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Main power line fails at Russian-occupied Zaporizhzhia nuclear plant

by Elsa Court and The Kyiv Independent news desk August 10, 2023 9:41 AM 2 min read
A Russian military vehicle pictured in front of the Russian-occupied Zaporizhzhia Nuclear Power Plant in Enerhodar, on March 29, 2023. (Photo by Stringer/Anadolu Agency via Getty Images)
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The Ukrainian nuclear agency Energoatom reported on Aug. 10 that the Russian-occupied Zaporizhzhia Nuclear Power Plant lost power from the main 750 kilovolt (kV) power line overnight.

The plant was then connected to the 330 kV backup line instead. The risk of this backup power line failing puts the largest nuclear plant in Europe on the verge of a blackout.

The main danger of losing external power is that the 4th reactor would go into "hot shutdown" as a result of the cooling pumps being switched off, Energoatom explained.

Without sufficient cooling, the equipment within the reactor can fail, heightening the risk of a nuclear accident.

Energoatom emphasized that the continued occupation of the plant by "illegitimate and untrained" management is bringing it "closer to disaster."

Russian forces have occupied the Zaporizhzhia plant since March 2022. Throughout the all-out war, the plant has been repeatedly disconnected from the Ukrainian power grid due to Russian attacks on the country's energy infrastructure.

For four months between March and July 2023, the plant was disconnected from the 330 kV backup power line due to damage on the opposite bank of the Dnipro River.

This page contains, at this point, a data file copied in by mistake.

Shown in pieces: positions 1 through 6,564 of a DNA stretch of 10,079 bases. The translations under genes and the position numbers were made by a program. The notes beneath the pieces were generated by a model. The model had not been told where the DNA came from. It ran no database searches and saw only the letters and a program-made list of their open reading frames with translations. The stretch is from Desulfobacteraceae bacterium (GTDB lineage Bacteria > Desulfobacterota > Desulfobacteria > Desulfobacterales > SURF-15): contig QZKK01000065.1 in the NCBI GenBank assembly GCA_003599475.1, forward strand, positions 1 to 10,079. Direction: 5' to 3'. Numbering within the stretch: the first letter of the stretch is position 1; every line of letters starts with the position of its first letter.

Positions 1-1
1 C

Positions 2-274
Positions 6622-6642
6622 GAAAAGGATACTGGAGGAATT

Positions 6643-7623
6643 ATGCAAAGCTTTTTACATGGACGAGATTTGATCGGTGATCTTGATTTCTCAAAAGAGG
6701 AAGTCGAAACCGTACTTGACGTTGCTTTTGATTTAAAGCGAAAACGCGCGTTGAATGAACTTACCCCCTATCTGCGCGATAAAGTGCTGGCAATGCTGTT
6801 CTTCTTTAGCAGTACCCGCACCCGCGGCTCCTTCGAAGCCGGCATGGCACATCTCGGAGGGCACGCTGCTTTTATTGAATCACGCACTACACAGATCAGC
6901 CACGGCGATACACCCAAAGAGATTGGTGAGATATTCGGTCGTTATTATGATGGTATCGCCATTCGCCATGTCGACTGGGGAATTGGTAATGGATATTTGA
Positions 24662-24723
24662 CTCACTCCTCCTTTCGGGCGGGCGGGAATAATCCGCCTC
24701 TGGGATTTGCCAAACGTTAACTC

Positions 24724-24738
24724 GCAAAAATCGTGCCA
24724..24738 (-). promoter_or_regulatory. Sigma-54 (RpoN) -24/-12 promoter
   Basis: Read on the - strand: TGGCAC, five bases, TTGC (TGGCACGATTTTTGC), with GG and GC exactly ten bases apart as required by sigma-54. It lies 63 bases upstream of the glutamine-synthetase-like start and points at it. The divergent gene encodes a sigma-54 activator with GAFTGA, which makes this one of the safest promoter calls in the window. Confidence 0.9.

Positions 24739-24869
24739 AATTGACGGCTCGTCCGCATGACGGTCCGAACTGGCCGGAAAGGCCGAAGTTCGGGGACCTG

In October 2022, the plant was forced to rely on diesel generators to provide power to the cooling systems due to Russian shelling.

Before Russia's full-scale war, the nuclear plant had six backup lines and four main lines of 750 kV.

After nearly a year and a half of Russian occupation, uncertainty about what Russia could do next at the plant remains.

Ukraine raised fresh concerns of a potential accident at the plant in June, with top officials warning that Russia had rigged the plant with explosives and could launch a terrorist attack.

Since occupying the plant, Russia has used the nuclear plant as a military base, placing troops and equipment there.

The International Atomic Energy Agency has staff based at the plant on rotation since September 2022 to monitor the situation.

Locals near Zaporizhzhia nuclear plant brace for potential disaster: ‘It would be the end of us’
Editor’s note: For this story, the Kyiv Independent talked to residents who live in Russian-occupied settlements in Zaporizhzhia Oblast. For their safety, we have changed their names. From the rooftop of his home, Anton can easily see the Zaporizhzhia Nuclear Power Plant, the largest nuclear plant…



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